Though the university refunded the students' meal-plan costs, "that's not a lot per day," he says. The students made the most of that money by turning to noodles.
Raskin hasn't eaten much ramen since, but the experience has lingered: He's the author of a forthcoming book, "The Ramen King and I (How the Inventor of Instant Noodles Fixed My Love Life)," to be published in 2009.
He even runs a Dear Abby-like advice column, Ramen Advice, based on the life and writings of Momofuku Ando, whose 1958 invention of the flash-fried noodle eventually spawned giant Nissin Foods and changed the outlook of undergrads forever.
Yet while most noodle slurpers simply move on with their lives, that doesn't mean there aren't flashbacks.
Ramen -- the not-instant, traditional kind -- has become hip.
"Out here in San Francisco, there definitely has been a ramen boom, especially in the South Bay," Raskin says.
"We are living in a ramen moment," GQ restaurant critic Alan Richman agrees. Elvis Costello even named a 2008 album "Momofuku."
The "real" ramen won't be mistaken for something with a flavor packet, as a recent outing to a ramen joint in Manhattan's East Village showed. The broth was dark and complex, the noodles supple, the bowl nearly overflowing with toppings of chopped scallions, seaweed, perfectly boiled egg halves.
Of course, a skinflint might note that he could have eaten for a month on that $9.
Ramen won't kill you . . . will it?
Anybody who's ever felt his tongue shrivel or lips pucker with a salty slurp of ramen has wondered: How bad is this stuff for you, anyway?
Well, the noodles are flash-fried in vegetable oil, which sucks out the moisture but also adds fat. And then there's the sodium, aka salt. "It's mostly going to come from the flavor packet," says Chung, of Nissin Foods.
Make that lots of salt: A serving of instant ramen -- any brand -- can have more than one-third of the recommended daily allowance of salt.
But here's the thing: That packet of ramen you just opened isn't just one serving. As The Ramen Blog points out, a "cursory glance at all the ramen in Ramen HQ's cupboards showed the same thing: that the instant ramen industry considers one pack of instant ramen to be three servings."
But that three-servings-in-one payoff is at least part of the reason Ness recently spent five weeks eating nothing but ramen.
His young son took ill and could eat only soups and yogurts. To make recovery easier for his son, Ness thought he'd do the same. Trouble was, the soups and yogurts didn't fill him up. "And when you are a chubby buddy like me, you desire to fill your belly."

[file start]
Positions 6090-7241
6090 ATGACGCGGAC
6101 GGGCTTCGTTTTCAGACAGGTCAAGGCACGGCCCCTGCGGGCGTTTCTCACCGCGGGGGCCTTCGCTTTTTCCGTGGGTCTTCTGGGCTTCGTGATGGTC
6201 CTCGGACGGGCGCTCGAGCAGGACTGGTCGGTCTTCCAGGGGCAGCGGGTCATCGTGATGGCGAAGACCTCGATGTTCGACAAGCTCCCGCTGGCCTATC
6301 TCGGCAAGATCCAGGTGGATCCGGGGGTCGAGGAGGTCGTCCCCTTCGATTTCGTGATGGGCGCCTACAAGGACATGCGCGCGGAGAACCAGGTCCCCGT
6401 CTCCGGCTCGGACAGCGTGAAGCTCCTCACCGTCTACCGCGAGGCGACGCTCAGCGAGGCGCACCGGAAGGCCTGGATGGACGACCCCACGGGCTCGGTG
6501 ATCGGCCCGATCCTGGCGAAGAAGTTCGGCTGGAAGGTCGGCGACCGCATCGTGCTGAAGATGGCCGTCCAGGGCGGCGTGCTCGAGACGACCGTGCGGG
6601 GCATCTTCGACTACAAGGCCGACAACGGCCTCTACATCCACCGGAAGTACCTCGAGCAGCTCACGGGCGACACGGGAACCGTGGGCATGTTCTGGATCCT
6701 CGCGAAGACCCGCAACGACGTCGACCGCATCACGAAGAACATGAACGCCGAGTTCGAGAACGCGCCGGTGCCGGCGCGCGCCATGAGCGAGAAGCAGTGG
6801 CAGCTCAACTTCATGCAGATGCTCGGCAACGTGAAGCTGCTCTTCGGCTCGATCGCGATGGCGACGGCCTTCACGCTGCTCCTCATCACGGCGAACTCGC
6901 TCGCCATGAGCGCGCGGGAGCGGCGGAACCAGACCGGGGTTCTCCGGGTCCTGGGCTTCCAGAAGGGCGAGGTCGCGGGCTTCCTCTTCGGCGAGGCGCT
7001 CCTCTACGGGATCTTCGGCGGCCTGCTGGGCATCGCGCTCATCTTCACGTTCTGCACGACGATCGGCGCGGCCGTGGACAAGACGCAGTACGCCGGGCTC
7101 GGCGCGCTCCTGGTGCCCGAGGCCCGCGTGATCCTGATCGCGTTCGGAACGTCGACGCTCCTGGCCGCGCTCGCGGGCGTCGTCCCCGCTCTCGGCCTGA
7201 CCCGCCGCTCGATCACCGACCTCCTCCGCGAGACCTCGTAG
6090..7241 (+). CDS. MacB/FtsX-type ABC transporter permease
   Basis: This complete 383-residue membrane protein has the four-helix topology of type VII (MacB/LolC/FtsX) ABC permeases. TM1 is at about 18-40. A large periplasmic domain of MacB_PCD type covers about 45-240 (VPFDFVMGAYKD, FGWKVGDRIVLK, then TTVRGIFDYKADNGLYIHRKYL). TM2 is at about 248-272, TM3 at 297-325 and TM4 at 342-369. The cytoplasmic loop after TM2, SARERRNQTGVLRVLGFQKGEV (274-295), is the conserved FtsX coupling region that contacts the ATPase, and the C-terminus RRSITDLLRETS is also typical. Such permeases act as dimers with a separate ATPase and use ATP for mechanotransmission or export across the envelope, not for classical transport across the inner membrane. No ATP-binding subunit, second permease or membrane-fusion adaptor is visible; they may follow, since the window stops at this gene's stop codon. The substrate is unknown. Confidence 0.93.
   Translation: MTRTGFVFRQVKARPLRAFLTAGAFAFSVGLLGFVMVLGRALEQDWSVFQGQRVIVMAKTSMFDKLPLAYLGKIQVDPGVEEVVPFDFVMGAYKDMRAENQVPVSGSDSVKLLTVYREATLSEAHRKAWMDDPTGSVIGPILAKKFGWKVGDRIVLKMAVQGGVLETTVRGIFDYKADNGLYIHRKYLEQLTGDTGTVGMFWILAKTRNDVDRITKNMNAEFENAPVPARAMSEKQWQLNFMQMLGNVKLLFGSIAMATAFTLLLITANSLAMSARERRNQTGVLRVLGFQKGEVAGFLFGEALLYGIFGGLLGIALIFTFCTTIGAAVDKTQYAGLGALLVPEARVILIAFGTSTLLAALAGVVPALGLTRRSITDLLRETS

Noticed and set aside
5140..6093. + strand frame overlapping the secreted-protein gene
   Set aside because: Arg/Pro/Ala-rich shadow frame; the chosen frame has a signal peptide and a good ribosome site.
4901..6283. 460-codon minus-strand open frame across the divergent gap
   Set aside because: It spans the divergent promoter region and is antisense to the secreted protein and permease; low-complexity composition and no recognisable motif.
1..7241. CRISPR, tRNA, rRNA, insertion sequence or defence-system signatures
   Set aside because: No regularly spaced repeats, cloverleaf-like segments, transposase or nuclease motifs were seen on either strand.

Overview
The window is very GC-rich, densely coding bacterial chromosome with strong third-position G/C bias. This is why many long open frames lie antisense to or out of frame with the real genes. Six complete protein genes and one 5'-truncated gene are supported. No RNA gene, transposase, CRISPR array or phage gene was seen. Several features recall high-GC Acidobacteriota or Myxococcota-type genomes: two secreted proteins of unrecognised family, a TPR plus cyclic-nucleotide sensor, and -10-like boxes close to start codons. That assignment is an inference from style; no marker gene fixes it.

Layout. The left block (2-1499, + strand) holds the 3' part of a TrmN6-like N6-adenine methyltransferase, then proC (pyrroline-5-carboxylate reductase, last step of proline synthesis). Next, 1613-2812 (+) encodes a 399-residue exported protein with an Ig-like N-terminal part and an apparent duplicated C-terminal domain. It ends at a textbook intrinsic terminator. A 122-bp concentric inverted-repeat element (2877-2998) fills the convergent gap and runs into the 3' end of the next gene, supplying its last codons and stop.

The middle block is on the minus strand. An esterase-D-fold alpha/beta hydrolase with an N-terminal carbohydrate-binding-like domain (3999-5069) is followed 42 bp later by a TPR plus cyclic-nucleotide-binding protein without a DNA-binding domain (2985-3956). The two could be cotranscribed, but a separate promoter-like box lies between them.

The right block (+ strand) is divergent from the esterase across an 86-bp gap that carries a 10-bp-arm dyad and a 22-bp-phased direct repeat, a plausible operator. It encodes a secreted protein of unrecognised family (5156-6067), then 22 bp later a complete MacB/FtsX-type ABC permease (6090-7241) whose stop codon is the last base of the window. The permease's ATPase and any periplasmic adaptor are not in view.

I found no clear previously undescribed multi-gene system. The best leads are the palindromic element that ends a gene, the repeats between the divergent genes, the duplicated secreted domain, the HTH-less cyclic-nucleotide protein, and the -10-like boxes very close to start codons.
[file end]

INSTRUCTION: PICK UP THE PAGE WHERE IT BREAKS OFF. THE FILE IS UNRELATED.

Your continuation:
So it was ramen, usually two packages (six servings!) for lunch, every day. And he'd like to report that he's still very much alive. And reasonably healthy.
"This isn't like the movie 'Super Size Me,' where I ended up with liver damage or something," scoffs Ness.
Nissin sells a more healthful soup called Choice Ramen, with baked noodles, that has 80% less fat and 25% less sodium than its popular Top Ramen. But "we are looking to discontinue it, to be honest, because it's not selling so well," Chung says. For the people who shop for ramen, "health is not at the top of their list" of priorities, she says.
Well, there's a shocker.
Use your imagination
People who've eaten instant ramen for years -- and continue to, at least occasionally, even if they can afford steak -- long ago left the all the salt and the just-add-water simplicity behind. They doll up their soups all sorts of ways. And they've got advice.
You can take your tips from prisoners, college students or the experts at Delish, MSN's new food site.
Or you could take them from writer Ness, who obviously is a bit of a connoisseur by this point.
"I don't use the broth as prescribed, if you will," he says. After the noodles are cooked, he pours out the water usually reserved for broth, mixes in a raw egg -- "the egg cooks up a bit because, if you mix it up well, you've got it with boiling hot noodles, and it's nice and sticky" -- and finally stirs in just one packet of flavoring. "And enjoy!"
Worldwide, noodle flavors range from cocoa (really!) to chili.
"Lime shrimp, I think, is kick-butt. It just stands out compared to the rest. There's chili, which is a little hotter than some people would like. But anyone can do pretty well with a 12-pack," Ness says.
His wife remains mystified at his passion for instant noodles. (Very rarely, she'll eat a pack of Sapporo Ichiban noodles, which Ness thinks costs about 80 cents a pack -- an act whose profligacy seems almost to wound him.)
All in all, of his five-week noodle orgy, he says, "I consider the experiment to be highly successful and proof that man can exist forever on ramen."
"Well, maybe not forever."
Published Nov. 4, 2008